This belief became very popular among Christians as it seemed to maintain the oneness of God demonstrated in Scripture and maintained the uniqueness of Christ that is found in Scripture. This theology matters immensely because it denied the divinity of Christ. In this controversy as in all controversies the weakness of men becomes evident. Men of influence within the Church began to us the political powers that be to gain advantage over those that opposed them. Over those years Orthodoxy was determined by the view of the Emperor who happened to be in power at time. Advantage was gained by whatever means possible to promote the view each party thought was correct.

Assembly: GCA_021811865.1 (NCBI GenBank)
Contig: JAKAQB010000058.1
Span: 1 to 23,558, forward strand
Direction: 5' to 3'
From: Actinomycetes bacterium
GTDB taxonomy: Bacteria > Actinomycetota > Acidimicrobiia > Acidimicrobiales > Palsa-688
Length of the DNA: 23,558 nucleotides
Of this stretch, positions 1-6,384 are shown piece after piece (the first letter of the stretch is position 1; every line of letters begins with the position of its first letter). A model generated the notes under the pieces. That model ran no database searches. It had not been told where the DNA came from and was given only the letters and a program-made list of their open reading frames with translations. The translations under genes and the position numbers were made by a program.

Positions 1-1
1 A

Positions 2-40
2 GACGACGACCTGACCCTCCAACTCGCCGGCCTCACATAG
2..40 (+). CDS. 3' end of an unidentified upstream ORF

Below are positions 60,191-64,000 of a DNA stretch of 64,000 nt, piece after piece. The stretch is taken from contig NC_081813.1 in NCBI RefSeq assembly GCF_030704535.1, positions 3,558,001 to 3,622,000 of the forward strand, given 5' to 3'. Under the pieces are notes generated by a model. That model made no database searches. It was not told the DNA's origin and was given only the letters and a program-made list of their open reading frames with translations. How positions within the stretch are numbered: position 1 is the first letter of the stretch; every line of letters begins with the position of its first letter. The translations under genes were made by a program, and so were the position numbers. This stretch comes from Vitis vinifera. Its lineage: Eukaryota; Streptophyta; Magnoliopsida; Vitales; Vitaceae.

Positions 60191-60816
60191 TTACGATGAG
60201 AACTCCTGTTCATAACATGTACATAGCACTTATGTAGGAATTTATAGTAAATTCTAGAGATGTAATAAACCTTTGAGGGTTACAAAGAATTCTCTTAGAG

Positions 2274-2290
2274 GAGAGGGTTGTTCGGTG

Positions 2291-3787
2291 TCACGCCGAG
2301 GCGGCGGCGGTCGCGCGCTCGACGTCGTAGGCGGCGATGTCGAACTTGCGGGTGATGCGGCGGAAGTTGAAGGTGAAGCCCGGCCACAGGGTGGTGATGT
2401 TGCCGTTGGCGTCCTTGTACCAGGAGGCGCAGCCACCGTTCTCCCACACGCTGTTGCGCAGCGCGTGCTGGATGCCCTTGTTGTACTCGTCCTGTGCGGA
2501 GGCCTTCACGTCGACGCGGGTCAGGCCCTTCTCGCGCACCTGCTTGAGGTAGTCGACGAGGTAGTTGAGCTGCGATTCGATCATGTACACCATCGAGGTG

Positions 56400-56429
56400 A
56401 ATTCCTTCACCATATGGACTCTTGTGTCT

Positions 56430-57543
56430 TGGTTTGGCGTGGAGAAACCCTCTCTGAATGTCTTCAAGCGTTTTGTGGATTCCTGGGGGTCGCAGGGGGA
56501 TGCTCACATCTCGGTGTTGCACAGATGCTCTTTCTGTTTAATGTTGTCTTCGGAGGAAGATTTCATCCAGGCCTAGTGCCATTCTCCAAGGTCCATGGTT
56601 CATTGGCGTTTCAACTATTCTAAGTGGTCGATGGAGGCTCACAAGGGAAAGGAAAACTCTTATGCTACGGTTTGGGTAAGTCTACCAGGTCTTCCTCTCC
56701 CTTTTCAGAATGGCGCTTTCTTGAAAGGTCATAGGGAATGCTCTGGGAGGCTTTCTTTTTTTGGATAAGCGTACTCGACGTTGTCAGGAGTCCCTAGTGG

After years of struggle, Orthodoxy finally came to the forefront. The Nicene-Constantinopolitan Creed of 325 AD and 381 AD established Orthodoxy for us for over a thousand years. Only in the last century has that understanding of Scripture come under attack again.  

 What are we to take away from this? First the positive, these difficulties only magnify the majesty of the Scriptures, (2Pe 1:19  We have also a more sure word of prophecy; whereunto ye do well that ye take heed, as unto a light that shineth in a dark place, until the day dawn, and the day star arise in your hearts:
2Pe 1:20  Knowing this first, that no prophecy of the scripture is of any private interpretation.
2Pe 1:21  For the prophecy came not in old time by the will of man: but holy men of God spake as they were moved by the Holy Ghost.)